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Eczema can be so tough – especially on sleep

Children with eczema playing in the Australian heatNo one likes to see their children suffer, especially when they are only babies, so when my daughter developed a red itchy rash when she was 6 months old I went into panic mode.

As a new mum, you see a rash and you automatically think it’s something life threatening and contagious (I’m sure you’ve all been there!). After an anxious night of imagining all kinds of horrible things, we took her to our GP where she was diagnosed with eczema.

While we were initially relieved that it was ‘only eczema’ we quickly realised this was an uncomfortable and irritating condition. The Eczema Association of Australasia states that half of all eczema sufferers show symptoms before the age of 1, and we fell right into this window [1].

Watching your baby suffer is so hard and our daughter already had issues with severe reflux and food intolerances. Adding eczema on top of this meant that we had a very upset and uncomfortable baby girl who was very hard to calm and settle. One of the biggest issues for us was that the itching was keeping her awake at night, and combined with the reflux we were lucky to be getting more than two hours of sleep at a time.

We were sent home with a prescription for cortisone cream and given some practical tips to follow.

These included:

  • Avoid overheating (we live in Queensland and it was summer, so this was a bit tricky)
  • Avoid too much air conditioning (this advice contradicted the above comment and no air conditioning made life extremely uncomfortable).
  • Be very careful with what products we were using on our daughter.


Happy baby with eczema


While the cortisone cream helped, it’s not something you want to be using too often on your kids, so we tried to use it sparingly. Taking the above advice into consideration, we moved our daughter’s cot so that it wasn’t directly in front of the air conditioning, and started keeping it at a slightly higher temperature than we had been. While this made some difference, the real difference came when we changed the products we were using.

We had been given some gorgeous baby lotions, creams and moisturisers and were using a popular and expensive brand of wipes. When I took a closer look at the ingredients on these I realised most of them contained a lot of nasty chemicals and almost all of them were fragranced. Our GP recommended sticking to very simple products – like the Aveeno range of products – and advised us to get rid of almost everything else.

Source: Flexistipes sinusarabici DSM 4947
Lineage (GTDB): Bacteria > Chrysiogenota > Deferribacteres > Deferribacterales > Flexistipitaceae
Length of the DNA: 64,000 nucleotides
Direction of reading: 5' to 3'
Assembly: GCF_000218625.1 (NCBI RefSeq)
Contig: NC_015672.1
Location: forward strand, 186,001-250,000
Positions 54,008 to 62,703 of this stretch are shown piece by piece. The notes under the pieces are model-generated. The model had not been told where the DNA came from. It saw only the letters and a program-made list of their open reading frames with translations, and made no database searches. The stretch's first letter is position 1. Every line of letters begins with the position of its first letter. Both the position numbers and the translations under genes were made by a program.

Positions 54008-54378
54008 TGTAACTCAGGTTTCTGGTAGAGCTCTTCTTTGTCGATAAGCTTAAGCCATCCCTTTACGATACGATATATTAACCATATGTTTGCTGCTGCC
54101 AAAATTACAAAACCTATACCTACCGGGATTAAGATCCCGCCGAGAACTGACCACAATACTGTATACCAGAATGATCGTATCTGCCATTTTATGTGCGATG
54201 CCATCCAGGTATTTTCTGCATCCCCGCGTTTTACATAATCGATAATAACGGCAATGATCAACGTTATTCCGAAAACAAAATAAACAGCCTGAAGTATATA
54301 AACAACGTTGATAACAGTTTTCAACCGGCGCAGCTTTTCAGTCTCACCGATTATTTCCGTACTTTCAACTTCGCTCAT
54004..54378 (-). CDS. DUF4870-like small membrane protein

We switched to hypoallergenic, non-fragranced wipes and tested out lots of different brands until we found one that was suitable. Changing wipes also meant a massive reduction in the amount of nappy rash we were experiencing.

We stopped using baby bubble bath and changed to a natural bath oil instead. A few drops in each bath was all that was needed. We also swapped our bath wash to the Aveeno Baby Soothing Wash and have recently begun using the Aveeno Dermexa Moisturing Cream.


Happy baby with eczema


Thankfully, my daughter’s eczema is milder than many others, and we have been able to control it with the steps mentioned above. Changing the products that we used was definitely the biggest factor in keeping her eczema at bay, and I’m pleased to say that we haven’t needed the cortisone cream in more than six months. When she starts to have a spell of eczema we find that frequently applying the Aveeno Dermexa Moisturiser clears it up quickly.

Remember all children are different and you should always seek the advice of a qualified medical practitioner before trying or changing treatment options for any medical condition. Talk to your doctor about your child’s individual situation.

– by Carol Jones from My Bored Toddler

1.Facts about Eczema, The Eczema Association of Australasia

This blog post is sponsored by Aveeno Baby

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